Oct4 kinetics predict cell lineage patterning in the early mammalian embryo.
Nat Cell Biol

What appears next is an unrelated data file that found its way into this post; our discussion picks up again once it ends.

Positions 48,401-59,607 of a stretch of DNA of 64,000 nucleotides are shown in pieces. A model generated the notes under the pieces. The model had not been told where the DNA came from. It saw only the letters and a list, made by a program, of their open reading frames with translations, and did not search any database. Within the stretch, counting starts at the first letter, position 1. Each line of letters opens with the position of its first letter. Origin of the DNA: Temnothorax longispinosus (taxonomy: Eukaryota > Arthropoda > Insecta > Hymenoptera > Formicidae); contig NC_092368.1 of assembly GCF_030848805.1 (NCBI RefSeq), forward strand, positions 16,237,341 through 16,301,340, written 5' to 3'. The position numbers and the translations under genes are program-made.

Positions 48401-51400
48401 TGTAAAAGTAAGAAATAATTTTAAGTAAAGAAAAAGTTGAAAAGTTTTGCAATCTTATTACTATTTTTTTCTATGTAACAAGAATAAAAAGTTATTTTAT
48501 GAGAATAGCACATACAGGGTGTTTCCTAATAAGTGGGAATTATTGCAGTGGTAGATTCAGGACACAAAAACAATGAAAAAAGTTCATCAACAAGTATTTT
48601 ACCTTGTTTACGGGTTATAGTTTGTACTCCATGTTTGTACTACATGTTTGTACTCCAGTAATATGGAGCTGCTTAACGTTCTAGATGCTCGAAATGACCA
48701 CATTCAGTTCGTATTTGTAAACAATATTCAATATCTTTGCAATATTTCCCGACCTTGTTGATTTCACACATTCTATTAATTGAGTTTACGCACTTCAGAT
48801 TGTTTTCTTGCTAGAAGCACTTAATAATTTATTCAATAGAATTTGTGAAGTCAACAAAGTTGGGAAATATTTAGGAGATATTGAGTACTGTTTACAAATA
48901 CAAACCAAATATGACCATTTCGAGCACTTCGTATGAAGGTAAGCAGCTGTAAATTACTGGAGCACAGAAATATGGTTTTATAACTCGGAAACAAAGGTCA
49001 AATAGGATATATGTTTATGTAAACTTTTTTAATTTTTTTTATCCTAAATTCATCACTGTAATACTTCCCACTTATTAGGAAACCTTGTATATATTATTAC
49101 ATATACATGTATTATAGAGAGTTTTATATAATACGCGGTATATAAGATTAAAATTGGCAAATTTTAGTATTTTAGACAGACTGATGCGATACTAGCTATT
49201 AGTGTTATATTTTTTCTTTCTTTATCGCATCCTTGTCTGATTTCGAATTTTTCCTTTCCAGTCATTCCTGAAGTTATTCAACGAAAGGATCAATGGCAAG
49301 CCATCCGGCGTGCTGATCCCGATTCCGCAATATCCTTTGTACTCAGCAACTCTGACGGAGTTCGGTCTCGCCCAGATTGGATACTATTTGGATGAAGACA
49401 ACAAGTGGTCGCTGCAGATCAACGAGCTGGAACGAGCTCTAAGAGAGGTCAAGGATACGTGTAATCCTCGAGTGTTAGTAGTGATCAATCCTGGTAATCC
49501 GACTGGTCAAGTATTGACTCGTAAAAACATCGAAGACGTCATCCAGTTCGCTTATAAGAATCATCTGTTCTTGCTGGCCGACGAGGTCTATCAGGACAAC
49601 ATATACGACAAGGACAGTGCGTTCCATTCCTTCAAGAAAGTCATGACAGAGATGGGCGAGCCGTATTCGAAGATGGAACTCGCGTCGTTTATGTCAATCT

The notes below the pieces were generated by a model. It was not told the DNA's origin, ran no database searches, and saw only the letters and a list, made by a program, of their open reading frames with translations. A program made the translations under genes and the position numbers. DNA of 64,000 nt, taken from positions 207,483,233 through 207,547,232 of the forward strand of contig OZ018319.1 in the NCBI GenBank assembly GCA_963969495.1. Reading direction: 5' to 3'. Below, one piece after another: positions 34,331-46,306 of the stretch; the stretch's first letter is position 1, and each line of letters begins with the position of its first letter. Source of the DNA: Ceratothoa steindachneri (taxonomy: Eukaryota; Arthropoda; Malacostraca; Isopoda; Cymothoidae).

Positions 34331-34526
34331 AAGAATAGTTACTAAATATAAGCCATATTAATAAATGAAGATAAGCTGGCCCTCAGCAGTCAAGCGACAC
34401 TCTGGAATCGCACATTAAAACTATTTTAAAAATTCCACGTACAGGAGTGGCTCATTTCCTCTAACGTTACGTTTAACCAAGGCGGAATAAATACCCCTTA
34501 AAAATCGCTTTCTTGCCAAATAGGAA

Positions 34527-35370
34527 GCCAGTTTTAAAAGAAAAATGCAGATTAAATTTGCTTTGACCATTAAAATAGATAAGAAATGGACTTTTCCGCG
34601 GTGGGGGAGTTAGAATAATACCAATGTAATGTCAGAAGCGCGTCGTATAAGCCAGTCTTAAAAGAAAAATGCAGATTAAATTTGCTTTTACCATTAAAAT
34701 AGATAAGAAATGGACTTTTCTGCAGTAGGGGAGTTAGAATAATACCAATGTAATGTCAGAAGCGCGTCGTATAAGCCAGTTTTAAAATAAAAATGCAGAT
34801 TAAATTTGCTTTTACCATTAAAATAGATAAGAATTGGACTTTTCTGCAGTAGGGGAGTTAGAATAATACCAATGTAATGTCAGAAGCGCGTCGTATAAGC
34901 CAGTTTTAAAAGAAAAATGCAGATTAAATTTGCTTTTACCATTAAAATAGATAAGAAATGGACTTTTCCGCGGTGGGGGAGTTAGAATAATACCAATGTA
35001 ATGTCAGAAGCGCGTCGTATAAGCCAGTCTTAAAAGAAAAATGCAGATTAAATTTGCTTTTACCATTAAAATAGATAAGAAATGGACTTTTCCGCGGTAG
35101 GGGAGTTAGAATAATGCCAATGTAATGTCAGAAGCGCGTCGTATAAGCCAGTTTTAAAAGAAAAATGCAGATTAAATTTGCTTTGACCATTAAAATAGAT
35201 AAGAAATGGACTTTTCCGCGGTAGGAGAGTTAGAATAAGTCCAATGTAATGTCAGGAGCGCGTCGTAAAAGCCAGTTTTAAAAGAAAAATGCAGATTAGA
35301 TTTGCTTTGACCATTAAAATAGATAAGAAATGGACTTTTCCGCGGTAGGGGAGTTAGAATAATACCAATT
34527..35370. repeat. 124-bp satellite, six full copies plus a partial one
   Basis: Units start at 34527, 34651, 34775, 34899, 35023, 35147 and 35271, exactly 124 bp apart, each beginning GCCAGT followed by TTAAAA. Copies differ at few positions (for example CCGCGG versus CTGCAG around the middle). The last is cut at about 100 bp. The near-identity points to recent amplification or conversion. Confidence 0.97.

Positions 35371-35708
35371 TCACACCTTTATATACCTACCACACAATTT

Transcription factors are central to sustaining pluripotency, yet little is known about transcription factor dynamics in defining pluripotency in the early mammalian embryo. Here, we establish a fluorescence decay after photoactivation (FDAP) assay to quantitatively study the kinetic behaviour of Oct4, a key transcription factor controlling pre-implantation development in the mouse embryo. FDAP measurements reveal that each cell in a developing embryo shows one of two distinct Oct4 kinetics, before there are any morphologically distinguishable differences or outward signs of lineage patterning. The differences revealed by FDAP are due to differences in the accessibility of Oct4 to its DNA binding sites in the nucleus. Lineage tracing of the cells in the two distinct sub-populations demonstrates that the Oct4 kinetics predict lineages of the early embryo. Cells with slower Oct4 kinetics are more likely to give rise to the pluripotent cell lineage that contributes to the inner cell mass. Those with faster Oct4 kinetics contribute mostly to the extra-embryonic lineage. Our findings identify Oct4 kinetics, rather than differences in total transcription factor expression levels, as a predictive measure of developmental cell lineage patterning in the early mouse embryo.